Commentary on Political Economy

Monday, 18 January 2021



Bulls in the China Shop

It has become one of the iron laws of economics, a constant on which we can all rely. Whatever happens, China’s gross domestic product will always rise at an annual rate of 6%.

After the briefest but most shocking of dips, and the most V-shaped recovery that could ever have been asked for, China’s GDP in the fourth quarter turned out to be 6.5% higher than a year earlier. It was a more or less explicit deal offered to China’s people by the Communist Party after the Tiananmen Square massacre of 1989; they might not get democracy, but in return the party would deliver economic growth every year.

Naturally, such consistent expansion, and particularly the way China appeared to eliminate economic volatility almost entirely during the last decade as it grew at a bit above 6.5% year after year, raises questions about the data. Growth quite so strong and so steady is redolent of Bernie Madoff. However, the numbers produced by the various independent economists who track Chinese data suggest that the latest official outturn is if anything slightly understated. This chart compares the official number with the estimate produced by the London economic service TS Lombard:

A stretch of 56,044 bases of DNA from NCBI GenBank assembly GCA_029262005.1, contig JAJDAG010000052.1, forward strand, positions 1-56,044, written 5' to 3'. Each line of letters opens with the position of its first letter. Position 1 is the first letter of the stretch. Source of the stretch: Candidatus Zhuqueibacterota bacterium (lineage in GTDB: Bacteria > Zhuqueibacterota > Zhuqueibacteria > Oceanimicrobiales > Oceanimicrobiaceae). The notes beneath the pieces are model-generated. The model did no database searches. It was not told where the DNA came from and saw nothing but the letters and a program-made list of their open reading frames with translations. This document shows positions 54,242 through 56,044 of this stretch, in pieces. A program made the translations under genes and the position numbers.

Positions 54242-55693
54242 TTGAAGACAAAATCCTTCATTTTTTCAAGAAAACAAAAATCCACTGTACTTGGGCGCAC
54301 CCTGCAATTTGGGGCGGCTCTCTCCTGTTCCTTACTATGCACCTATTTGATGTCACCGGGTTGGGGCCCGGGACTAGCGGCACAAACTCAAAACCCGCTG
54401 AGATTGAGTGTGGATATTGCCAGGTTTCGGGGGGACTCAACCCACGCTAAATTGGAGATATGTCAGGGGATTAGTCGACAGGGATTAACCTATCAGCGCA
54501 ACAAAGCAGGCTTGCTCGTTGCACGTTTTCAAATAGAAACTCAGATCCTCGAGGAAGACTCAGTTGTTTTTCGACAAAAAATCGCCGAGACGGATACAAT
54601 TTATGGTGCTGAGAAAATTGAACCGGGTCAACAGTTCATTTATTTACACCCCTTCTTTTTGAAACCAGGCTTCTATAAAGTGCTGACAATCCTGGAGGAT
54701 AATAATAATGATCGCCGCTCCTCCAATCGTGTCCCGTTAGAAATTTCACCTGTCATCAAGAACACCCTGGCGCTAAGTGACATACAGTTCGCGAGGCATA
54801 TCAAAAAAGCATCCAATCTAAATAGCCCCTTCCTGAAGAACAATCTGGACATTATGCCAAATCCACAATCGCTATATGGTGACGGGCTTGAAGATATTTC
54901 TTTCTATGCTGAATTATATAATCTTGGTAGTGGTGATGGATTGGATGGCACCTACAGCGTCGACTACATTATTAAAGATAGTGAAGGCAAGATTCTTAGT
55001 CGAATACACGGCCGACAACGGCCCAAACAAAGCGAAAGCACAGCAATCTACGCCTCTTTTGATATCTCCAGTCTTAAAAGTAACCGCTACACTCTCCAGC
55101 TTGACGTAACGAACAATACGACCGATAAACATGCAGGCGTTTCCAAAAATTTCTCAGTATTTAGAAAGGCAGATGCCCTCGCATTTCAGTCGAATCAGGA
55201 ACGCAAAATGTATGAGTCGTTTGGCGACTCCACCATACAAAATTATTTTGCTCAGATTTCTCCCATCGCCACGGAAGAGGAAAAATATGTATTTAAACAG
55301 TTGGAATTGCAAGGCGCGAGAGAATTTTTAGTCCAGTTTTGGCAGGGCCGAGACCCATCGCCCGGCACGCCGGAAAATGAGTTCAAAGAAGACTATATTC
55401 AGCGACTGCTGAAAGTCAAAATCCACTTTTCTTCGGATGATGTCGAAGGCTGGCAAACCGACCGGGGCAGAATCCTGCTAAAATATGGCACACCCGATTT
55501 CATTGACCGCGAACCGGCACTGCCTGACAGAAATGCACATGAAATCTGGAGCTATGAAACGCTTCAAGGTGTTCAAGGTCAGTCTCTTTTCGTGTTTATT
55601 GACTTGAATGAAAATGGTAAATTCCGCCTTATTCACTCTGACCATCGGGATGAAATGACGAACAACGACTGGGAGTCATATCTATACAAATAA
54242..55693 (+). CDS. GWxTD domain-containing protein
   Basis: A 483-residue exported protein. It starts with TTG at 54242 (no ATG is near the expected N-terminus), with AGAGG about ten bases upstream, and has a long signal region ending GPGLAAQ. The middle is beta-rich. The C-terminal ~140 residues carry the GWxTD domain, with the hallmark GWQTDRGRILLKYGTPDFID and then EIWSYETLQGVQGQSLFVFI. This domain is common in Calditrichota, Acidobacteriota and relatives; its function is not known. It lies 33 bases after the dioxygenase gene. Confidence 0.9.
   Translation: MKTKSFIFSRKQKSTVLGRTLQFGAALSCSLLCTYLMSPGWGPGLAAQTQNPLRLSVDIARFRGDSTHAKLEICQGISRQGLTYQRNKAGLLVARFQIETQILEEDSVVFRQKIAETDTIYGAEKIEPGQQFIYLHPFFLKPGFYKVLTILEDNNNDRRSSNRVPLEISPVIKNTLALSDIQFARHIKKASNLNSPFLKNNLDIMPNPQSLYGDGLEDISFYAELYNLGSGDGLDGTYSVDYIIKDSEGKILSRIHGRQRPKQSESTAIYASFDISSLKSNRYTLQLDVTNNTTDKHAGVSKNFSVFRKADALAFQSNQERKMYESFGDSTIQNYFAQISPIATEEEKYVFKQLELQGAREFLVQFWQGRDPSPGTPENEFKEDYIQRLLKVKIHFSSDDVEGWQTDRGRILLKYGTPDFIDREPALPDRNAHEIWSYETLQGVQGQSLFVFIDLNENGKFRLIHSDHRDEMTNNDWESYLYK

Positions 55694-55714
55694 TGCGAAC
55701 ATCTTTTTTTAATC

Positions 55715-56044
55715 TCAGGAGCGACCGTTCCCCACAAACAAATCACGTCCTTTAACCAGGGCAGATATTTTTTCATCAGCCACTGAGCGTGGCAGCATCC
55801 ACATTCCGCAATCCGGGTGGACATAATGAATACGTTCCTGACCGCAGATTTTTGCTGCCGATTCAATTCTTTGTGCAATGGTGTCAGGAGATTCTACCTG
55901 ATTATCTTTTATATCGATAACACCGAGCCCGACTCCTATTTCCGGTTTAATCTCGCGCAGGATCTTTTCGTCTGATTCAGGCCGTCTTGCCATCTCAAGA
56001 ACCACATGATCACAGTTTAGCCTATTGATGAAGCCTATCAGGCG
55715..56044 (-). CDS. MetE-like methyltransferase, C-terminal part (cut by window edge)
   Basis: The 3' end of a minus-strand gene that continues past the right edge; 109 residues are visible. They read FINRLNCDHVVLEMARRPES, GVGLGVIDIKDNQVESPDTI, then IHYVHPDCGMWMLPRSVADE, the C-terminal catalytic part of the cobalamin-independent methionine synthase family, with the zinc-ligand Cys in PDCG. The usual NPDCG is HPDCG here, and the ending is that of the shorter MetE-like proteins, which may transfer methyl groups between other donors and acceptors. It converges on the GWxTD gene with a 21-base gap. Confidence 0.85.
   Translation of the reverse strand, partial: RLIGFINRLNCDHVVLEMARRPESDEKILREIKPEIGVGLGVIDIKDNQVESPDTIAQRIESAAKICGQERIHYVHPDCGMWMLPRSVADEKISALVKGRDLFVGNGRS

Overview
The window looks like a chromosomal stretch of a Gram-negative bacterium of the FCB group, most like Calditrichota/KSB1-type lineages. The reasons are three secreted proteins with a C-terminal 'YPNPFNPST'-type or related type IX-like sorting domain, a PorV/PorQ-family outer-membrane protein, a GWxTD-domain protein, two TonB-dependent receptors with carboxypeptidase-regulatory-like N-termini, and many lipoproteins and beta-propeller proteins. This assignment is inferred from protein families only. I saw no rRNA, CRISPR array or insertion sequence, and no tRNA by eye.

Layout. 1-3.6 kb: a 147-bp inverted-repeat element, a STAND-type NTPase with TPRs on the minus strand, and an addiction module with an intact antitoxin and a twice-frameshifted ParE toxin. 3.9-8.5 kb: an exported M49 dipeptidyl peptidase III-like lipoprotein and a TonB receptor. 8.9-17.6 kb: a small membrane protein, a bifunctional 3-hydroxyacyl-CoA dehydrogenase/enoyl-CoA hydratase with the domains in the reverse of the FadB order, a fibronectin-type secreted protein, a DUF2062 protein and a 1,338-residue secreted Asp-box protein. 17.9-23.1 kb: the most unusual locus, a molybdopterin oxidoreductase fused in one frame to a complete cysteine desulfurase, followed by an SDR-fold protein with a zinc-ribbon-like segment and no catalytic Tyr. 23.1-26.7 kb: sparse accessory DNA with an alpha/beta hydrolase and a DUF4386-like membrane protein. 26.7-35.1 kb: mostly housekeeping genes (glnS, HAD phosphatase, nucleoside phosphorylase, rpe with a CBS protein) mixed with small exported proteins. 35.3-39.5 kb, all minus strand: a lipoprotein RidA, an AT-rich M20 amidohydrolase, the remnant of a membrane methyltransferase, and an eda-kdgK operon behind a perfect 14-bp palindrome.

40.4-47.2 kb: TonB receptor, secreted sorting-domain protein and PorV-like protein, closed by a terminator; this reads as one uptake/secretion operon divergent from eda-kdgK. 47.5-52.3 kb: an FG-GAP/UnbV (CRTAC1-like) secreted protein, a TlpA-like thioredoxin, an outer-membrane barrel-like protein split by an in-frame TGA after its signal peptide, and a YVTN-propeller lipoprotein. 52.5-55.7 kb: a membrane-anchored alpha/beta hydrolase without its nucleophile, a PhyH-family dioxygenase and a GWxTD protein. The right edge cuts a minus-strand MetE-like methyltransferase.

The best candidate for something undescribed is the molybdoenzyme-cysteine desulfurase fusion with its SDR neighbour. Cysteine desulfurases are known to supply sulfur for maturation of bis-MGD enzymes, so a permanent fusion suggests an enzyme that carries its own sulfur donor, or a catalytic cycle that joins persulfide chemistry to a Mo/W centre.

For another external sign that these numbers are a little more trustworthy than others, look at the main Chinese benchmark price for iron ore. It is at a decade high, and its trajectory over the past 10 years looks convincingly similar to the trajectory most independent economists think China’s economy took over the period:

So while skepticism is reasonable, it behooves us to accept that these growth figures broadly reflect reality. China’s economy rebounded from the seizure caused by Covid-19 to log impressive growth last year. That doesn’t mean that all is well, however.​

What is most important, and which might yet prove a template for post-pandemic recoveries in the West, is that this recovery is very uneven. As the following chart from Gavekal Dragonomics shows, China has​ a “two-speed recovery,”​ led in particular by sales of housing. Meanwhile, consumer services are lagging behind seriously:

This is exactly the pattern that the Chinese leadership had been hoping to exit in recent years. The pandemic forced them to go back to the old and rather crude playbook of growth based on building real estate​ —​ a policy that raises concerns about over-extended credit.​ Consumer activity still hasn’t recovered. Meanwhile, export data show that China has been helped very much by trends in the West. As Societe Generale SA demonstrates, Chinese companies are doing great business exporting products necessary for working from home:

Another way to illustrate the twin-track recovery comes from TS Lombard, which compares growth in industrial production and retail sales. China’s ability to turn on the tap and increase manufacturing output when it wants to appears to be intact; its ability to prod consumers into buying is much more limited:

What does all this mean for the future of Chinese economic policy, and for the rest of us? Following the good news that one of the world’s largest economies was able to deal with the pandemic better than most and revive itself swiftly, it now seems reasonable to get ready for worse news ahead. The TS Lombard prediction is that we should brace for a deceleration, as China once more tries to rein in credit before it creates a crisis, and attempts to spread the benefits of growth to the consumer: